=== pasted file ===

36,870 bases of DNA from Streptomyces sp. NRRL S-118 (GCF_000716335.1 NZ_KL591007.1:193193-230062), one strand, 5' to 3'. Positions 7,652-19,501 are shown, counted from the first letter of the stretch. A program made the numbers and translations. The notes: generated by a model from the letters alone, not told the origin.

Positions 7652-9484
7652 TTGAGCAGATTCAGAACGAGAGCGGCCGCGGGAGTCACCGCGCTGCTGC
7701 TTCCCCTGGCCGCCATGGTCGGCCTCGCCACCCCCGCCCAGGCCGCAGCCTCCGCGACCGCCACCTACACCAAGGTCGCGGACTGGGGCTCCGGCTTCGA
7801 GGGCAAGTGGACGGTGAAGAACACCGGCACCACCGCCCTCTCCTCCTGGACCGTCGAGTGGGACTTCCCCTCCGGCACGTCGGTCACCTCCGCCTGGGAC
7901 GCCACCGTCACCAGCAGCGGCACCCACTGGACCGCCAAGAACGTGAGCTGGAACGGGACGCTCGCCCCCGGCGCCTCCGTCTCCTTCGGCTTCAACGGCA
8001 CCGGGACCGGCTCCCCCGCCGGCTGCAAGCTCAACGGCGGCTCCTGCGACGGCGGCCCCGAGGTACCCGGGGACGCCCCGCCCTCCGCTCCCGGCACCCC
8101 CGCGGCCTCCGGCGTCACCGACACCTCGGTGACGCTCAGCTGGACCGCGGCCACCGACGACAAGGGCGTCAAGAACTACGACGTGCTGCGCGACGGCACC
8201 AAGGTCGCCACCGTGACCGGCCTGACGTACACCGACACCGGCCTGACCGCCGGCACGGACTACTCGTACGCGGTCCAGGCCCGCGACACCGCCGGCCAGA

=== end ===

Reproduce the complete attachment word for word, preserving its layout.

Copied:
36,870 bases of DNA from Streptomyces sp. NRRL S-118 (GCF_000716335.1 NZ_KL591007.1:193193-230062), one strand, 5' to 3'. Positions 7,652-19,501 are shown, counted from the first letter of the stretch. A program made the numbers and translations. The notes: generated by a model from the letters alone, not told the origin.

Positions 7652-9484
7652 TTGAGCAGATTCAGAACGAGAGCGGCCGCGGGAGTCACCGCGCTGCTGC
7701 TTCCCCTGGCCGCCATGGTCGGCCTCGCCACCCCCGCCCAGGCCGCAGCCTCCGCGACCGCCACCTACACCAAGGTCGCGGACTGGGGCTCCGGCTTCGA
7801 GGGCAAGTGGACGGTGAAGAACACCGGCACCACCGCCCTCTCCTCCTGGACCGTCGAGTGGGACTTCCCCTCCGGCACGTCGGTCACCTCCGCCTGGGAC
7901 GCCACCGTCACCAGCAGCGGCACCCACTGGACCGCCAAGAACGTGAGCTGGAACGGGACGCTCGCCCCCGGCGCCTCCGTCTCCTTCGGCTTCAACGGCA
8001 CCGGGACCGGCTCCCCCGCCGGCTGCAAGCTCAACGGCGGCTCCTGCGACGGCGGCCCCGAGGTACCCGGGGACGCCCCGCCCTCCGCTCCCGGCACCCC
8101 CGCGGCCTCCGGCGTCACCGACACCTCGGTGACGCTCAGCTGGACCGCGGCCACCGACGACAAGGGCGTCAAGAACTACGACGTGCTGCGCGACGGCACC
8201 AAGGTCGCCACCGTGACCGGCCTGACGTACACCGACACCGGCCTGACCGCCGGCACGGACTACTCGTACGCGGTCCAGGCCCGCGACACCGCCGGCCAGA